The opening moments of Jallikattu are some of the purest cinema you’re apt to see at this year’s fest. Told through an extended series of quick cuts set to the percussive chants of a tribal chorus, we see a thorough breakdown of commerce in the village at the story’s center. But this economy is not one based in legal tender, but rather in access to pieces of a recently slaughtered buffalo. We watch as it is corralled, slaughtered, broken down, and distributed for a variety of consumptive purposes. The buffalo becomes food, grease, lamp oil, clothing, etc. It’s a bit gruesome, but right off the bat two things are clear: no amount of the animal will go to waste, and to lose a buffalo for any reason would be a punch in the guts of the local economy. This is precisely why it’s such an earth-shaking concern when a second buffalo escapes capture just before being slaughtered for the next, uh, fiscal rotation.
A loose buffalo is not just a potential economic loss, but also a physical danger to anyone unfortunate enough to be found in the distraught animal’s path. This notion puts multiple villages on lockdown, while also inspiring the men of each village to begin individual ego-based campaigns to not just take possession of the animal and its eventual spoils, but to earn the reputation of being the one guy tough enough and smart enough to have done so. With this much testosterone flowing, the capture effort gets an bit muddled and more than a bit dangerous.
A combination of handheld camerawork, animal-mounted GoPros, and some seriously resourceful blocking, filmmaker Lijo Jose Pellissery creates a lot out of a little. There’s just no way a film with such a sparse budget could afford to have people running afoul of a real live buffalo bull, yet the clever way Jallikattu is shot creates that illusion with few seams. The danger and excitement are felt. Unfortunately, the character material leaves some room for improvement.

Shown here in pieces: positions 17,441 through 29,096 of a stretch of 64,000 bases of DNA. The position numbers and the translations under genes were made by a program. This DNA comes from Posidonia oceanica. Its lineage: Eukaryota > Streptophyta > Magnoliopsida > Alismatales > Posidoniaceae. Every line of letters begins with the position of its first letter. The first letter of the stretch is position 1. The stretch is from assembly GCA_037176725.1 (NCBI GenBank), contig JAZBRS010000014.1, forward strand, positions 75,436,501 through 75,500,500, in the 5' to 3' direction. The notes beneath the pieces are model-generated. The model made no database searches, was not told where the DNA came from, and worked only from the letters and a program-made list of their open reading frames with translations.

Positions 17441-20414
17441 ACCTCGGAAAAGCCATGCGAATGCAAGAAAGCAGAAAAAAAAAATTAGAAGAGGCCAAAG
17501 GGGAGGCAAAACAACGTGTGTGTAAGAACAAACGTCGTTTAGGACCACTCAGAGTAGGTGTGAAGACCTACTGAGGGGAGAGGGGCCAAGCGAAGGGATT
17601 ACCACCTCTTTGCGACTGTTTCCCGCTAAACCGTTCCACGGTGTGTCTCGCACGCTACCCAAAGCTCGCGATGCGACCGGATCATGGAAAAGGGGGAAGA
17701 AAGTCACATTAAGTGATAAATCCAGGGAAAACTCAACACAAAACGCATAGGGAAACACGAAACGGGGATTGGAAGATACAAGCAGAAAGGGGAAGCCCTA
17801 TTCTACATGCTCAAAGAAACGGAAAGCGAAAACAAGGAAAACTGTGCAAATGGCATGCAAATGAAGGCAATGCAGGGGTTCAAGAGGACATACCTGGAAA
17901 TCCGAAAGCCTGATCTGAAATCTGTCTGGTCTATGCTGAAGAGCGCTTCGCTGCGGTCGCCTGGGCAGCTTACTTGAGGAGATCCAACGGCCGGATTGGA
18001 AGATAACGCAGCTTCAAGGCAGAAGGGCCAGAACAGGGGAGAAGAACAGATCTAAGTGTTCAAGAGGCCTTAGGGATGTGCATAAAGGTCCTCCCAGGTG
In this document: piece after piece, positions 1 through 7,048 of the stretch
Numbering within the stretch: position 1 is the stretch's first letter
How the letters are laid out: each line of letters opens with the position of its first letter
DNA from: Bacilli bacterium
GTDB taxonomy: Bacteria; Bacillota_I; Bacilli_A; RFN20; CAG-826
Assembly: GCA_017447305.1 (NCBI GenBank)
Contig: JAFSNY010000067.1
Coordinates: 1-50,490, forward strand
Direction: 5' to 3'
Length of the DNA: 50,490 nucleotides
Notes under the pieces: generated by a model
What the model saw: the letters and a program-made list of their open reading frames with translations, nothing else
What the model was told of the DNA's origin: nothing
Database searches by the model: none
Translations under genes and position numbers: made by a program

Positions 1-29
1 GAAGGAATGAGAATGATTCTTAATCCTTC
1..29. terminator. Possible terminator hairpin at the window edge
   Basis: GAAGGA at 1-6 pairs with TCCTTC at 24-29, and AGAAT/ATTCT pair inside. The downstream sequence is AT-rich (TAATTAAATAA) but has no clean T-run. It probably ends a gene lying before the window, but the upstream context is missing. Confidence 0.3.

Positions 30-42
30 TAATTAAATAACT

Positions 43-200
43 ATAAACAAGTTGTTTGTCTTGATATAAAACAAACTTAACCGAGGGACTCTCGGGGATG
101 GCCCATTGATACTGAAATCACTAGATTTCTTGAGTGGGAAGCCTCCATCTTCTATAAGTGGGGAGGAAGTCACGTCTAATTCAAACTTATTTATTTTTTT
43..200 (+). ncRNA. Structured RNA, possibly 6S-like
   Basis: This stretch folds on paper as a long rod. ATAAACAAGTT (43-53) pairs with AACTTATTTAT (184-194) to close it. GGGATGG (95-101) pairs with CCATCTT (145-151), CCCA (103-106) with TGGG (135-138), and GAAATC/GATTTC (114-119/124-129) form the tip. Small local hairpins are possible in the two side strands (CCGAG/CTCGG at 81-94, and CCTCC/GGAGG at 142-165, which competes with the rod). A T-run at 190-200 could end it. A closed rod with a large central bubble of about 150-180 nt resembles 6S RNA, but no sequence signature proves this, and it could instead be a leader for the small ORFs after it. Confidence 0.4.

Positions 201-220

With a cast this large, and with most of the dialogue being delivered in a sustained group scream, it’s often easy to lose track of the smaller plot threads. Of the hundreds of men chasing the buffalo, a few are elevated to higher plot consideration, each of which are at odds with one another for reasons beyond just the escaped beast. While Jallikattu takes pains to make sure we know the degree of anger within these clashes, the specifics are often lost. At one point, two lead characters throw down in a brutal fistfight, but I found myself wondering why they hated each other so much. The specifics were lost in the calamity, and I am unable to tell if that was my fault as a viewer or if the movie left some of the material incomplete.
No matter, by the time Jallikattu rides an intense crescendo of violence into its third act, the film reaches a state of high art, where craft and theme meet in bloody reference to the Tower of Babel, a monument to male ego that is destined to crumble under the weight of so much greed. While not a perfect film, you’d be hard pressed to find something so unique as Jallikattu at the multiplex. As a window into a culture not often seen in our media, it’s not to be missed. And that’s no bull.
Part of the 2019 Philadelphia Film Festival